NHRC renews call for protection of journalists’ rights
The National Human Rights Commission (NHRC) has renewed its call for the protection of journalists and media practitioners, who have continued to hold government and public officers accountable.
The Executive Secretary of the Commission, Tony Ojukwu, made the call at a media parley with journalists in Abuja.
Ojukwu expressed dismay at the way and manner journalists’ rights were being violated and trampled upon for no just cause by the state, non-state actors and individuals, who are not comfortable with certain investigated stories.
According to Ojukwu, it cannot be gainsaid that safety of journalists has been a growing concern in the country and elsewhere in the world, given that some journalists operate under difficult conditions, where freedom of expression and the press is relegated to the background.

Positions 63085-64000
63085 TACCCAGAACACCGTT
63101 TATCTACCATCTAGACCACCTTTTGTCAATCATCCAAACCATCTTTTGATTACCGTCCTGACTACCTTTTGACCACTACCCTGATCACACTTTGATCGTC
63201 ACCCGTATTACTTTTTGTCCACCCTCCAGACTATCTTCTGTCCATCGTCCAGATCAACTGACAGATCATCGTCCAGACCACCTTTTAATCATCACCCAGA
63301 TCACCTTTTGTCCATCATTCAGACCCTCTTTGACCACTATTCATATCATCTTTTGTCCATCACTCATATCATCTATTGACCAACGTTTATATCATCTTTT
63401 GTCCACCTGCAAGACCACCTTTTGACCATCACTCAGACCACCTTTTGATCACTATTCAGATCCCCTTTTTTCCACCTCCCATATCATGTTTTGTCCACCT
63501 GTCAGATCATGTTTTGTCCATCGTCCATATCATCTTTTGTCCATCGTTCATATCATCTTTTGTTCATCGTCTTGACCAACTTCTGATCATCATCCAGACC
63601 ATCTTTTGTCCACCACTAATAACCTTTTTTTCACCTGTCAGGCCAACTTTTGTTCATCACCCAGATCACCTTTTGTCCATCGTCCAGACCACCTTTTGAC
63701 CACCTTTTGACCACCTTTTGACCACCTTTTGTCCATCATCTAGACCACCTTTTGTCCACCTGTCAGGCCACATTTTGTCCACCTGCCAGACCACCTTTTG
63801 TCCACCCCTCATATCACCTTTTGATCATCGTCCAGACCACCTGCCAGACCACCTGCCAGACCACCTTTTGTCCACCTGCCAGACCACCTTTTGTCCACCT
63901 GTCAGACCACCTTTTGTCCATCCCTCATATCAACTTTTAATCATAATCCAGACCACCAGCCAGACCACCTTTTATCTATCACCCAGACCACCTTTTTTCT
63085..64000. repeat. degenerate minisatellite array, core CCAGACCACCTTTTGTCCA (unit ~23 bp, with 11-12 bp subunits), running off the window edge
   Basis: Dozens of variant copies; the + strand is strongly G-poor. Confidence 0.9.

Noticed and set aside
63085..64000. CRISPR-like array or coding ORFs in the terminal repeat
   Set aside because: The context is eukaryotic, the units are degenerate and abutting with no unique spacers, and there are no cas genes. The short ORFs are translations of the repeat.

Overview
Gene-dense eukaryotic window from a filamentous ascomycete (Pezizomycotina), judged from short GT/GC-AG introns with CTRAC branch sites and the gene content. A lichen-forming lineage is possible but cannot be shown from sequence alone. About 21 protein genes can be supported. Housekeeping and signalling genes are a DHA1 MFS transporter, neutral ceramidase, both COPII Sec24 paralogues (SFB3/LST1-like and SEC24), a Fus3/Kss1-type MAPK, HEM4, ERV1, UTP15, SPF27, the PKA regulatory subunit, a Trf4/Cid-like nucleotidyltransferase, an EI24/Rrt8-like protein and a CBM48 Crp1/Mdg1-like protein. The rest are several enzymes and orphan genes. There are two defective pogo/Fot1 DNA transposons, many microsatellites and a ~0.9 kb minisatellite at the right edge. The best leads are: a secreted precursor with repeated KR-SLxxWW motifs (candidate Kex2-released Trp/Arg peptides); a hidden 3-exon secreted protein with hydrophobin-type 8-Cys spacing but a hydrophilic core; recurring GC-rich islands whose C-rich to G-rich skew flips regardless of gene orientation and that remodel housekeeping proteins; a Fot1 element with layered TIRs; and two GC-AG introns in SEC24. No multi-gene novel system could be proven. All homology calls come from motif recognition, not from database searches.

“In such climes, the issue of censorship, harassment, unlawful arrest and detention and assassination are not uncommon.
“On our part as a commission saddled with the responsibility of protecting the rights of citizens, including journalists, we will continue to engage with stakeholders to ensure that human rights are adequately protected at all times,” he said.
Ojukwu also declared as a violation of rights, the parading of suspects by the police before trial.
“He said: “Parading suspects before they are charged to court is unconstitutional. It is a violation of the rights of suspects.
“Even the courts have decided that this is not proper, but the police especially keep doing this.
“Unfortunately, we discovered that people whose rights have been violated in such manner, once they are released on bail, walk away and forget everything.
“Let me put it on record that anybody who has suffered that kind of treatment can approach the Commission and together, we will follow up the case till we get justice.
“However, if after someone has been paraded and the person walks away without pursuing the case, it becomes impossible to tackle the person’s case.
“Even if there will be a class action, there is still the need for evidence of the witness.”
The commission, therefore, urged Nigerians whose rights have been violated to approach it and assured that the body will work hard to make sure that victims get redress in court.